2011 Editors' Picks for the Best in Streaming Video
Viewed from the outside, 2010 was the best year yet for online video, with all the relevant numbers—of time spent viewing, of advertising dollars spent, of compelling new content offerings—going in the right direction. But viewed from the trenches, it was … well, let’s just say it was as if the industry was struck by that old Chinese curse (which is neither that old nor at all Chinese, but that’s another story): “May you live in interesting times.”
So when the Streaming Media editorial team sat down to come up with our annual Editors’ Picks, we were struck not only by the number of clear “must haves” (the iPad, anyone?) but more so by the fact that two technology concerns—the HTML5 <video> tag and Google’s introduction of WebM and subsequent partial rejection of H.264—overshadowed all else, and not necessarily for the better. Not necessarily for the worse either. But it’s still too soon to tell if HTML5 and the somewhat related fact that we’re living in a two-codec world will result in unprecedented innovation or will merely cause unprecedented headaches for technologists, content publishers, and hardware and software vendors.
Still, even though the iPad, HTML5, and WebM dominated the news, there were plenty of other advances in technology that deserve praise without reservation. So here are the 2010 Streaming Media Editors’ Picks—the good, the bad, and the ugly.
Sometimes, Apple lives up to even its own hype, and the iPad is perhaps the most revolutionary device the company has ever produced. Taking the app-based approach that Apple first introduced with the iPhone and pushing it even further, the iPad fundamentally changed the way that people consume media. More importantly, it’s changed the way that content publishers deliver media. Not just video services like Netflix, either; the apps from newspapers such as The Wall Street Journal, magazines such as Wired, and aggregators such as The Huffington Post integrate video seamlessly into their mostly text content for the closest thing you can get to an immersive experience on a device that you hold in your hands.
Aviwest IBIS DMNG
While other entrants in the portable cellular/Wi-Fi video broadcast unit category (for which we really do need a better name) have their strengths, this is a newer device and benefits from being the “latest” in a series of this genre of products. Rather than break this technology into the streaming sector with too much accolade,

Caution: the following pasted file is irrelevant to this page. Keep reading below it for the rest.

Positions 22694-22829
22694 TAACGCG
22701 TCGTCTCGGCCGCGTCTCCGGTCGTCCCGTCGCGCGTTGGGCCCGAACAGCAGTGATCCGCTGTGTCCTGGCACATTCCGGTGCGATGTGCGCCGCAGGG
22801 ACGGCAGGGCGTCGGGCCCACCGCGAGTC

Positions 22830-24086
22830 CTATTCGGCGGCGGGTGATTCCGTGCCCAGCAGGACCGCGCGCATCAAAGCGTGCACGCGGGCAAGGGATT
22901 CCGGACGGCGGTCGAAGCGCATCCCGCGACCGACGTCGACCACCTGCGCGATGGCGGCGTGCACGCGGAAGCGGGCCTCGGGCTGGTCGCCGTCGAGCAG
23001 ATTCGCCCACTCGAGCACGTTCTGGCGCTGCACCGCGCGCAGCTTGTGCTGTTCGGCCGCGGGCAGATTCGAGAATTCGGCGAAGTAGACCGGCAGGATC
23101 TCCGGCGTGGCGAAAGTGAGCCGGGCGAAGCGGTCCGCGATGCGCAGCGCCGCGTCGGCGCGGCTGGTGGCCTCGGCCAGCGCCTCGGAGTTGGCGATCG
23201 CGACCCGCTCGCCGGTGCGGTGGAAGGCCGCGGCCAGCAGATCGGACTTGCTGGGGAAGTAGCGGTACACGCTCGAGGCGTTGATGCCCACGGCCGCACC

I am arranging to conduct a proper benchmark of each of these products as a separate feature later this year. Needless to say, I have been very impressed by this product in its own right—extremely low latency, four video input feeds, and small enough to clip on your belt. Now if only they’d come up with a better name.
The video search company formerly known as Cambridge IPTV rebranded as Doovle last year and expanded to become a full-service online video platform. But it’s still the company’s search technology that sets it apart on the market, which through a combination of textual soundtrack search, matching scene images, and timing data synchronisation delivers results right down to the moment within a video where the search term appears. Want to see Marlon Brando’s famous “I could have been a contender” scene from On the Waterfront? With the help of Doovle, the website MOVONOMY will put you right there—plus return Robert DeNiro’s recitation of it in Raging Bull along with dozens of other similar search results. Go ahead, try it at www.movonomy.com. Prepare to be amazed and addicted.
One year after the company showed off its file-based transcoding system, Elemental Server, the company is back with its GPU-based live encoding solution named, aptly, Elemental Live. In tests done in mid- to late 2010, the Elemental Live solution was able to handle a sizable number of profiles—from IPTV to mobile to web—on a single unit so well that it sets a standard for digital signal processing and general purpose computing-based encoding systems to match.